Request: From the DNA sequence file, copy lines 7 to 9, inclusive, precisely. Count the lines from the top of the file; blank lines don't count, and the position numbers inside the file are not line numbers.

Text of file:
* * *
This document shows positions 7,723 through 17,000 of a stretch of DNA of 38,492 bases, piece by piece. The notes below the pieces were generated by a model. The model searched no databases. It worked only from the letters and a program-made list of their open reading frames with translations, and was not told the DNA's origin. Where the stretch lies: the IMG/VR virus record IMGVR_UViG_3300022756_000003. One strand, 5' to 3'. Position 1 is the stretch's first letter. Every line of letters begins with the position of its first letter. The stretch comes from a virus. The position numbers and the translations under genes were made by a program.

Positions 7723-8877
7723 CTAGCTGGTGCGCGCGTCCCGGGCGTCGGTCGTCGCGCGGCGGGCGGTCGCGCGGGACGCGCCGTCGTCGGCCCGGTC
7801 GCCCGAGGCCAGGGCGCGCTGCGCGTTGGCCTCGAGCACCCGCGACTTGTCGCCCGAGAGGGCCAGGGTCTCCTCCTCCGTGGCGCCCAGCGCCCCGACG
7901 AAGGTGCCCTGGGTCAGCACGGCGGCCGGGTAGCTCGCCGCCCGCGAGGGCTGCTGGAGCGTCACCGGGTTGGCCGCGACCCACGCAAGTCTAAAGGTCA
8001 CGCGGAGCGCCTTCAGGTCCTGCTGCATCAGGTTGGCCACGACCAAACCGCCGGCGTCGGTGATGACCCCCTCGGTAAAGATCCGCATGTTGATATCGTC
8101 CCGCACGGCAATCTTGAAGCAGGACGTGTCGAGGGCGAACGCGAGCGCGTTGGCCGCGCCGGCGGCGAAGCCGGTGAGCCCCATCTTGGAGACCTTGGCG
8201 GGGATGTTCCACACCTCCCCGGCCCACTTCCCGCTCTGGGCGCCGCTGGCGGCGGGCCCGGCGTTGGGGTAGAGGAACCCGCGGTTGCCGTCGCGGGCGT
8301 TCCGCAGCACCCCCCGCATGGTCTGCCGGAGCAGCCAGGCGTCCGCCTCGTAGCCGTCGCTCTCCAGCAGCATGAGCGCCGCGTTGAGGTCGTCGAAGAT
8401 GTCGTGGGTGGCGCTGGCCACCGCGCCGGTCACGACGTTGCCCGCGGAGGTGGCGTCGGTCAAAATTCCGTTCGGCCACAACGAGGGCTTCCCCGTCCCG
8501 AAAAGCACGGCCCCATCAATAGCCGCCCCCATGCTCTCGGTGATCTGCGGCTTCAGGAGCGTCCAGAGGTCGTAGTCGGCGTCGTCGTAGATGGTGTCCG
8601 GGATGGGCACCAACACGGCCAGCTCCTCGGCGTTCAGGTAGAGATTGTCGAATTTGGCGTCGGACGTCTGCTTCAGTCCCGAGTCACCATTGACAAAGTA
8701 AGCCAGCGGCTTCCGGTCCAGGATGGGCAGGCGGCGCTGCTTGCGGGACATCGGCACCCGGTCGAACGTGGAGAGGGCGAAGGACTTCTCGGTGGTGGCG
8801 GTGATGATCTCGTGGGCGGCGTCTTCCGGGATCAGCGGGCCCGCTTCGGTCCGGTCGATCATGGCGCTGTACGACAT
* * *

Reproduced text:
8101 CCGCACGGCAATCTTGAAGCAGGACGTGTCGAGGGCGAACGCGAGCGCGTTGGCCGCGCCGGCGGCGAAGCCGGTGAGCCCCATCTTGGAGACCTTGGCG
8201 GGGATGTTCCACACCTCCCCGGCCCACTTCCCGCTCTGGGCGCCGCTGGCGGCGGGCCCGGCGTTGGGGTAGAGGAACCCGCGGTTGCCGTCGCGGGCGT
8301 TCCGCAGCACCCCCCGCATGGTCTGCCGGAGCAGCCAGGCGTCCGCCTCGTAGCCGTCGCTCTCCAGCAGCATGAGCGCCGCGTTGAGGTCGTCGAAGAT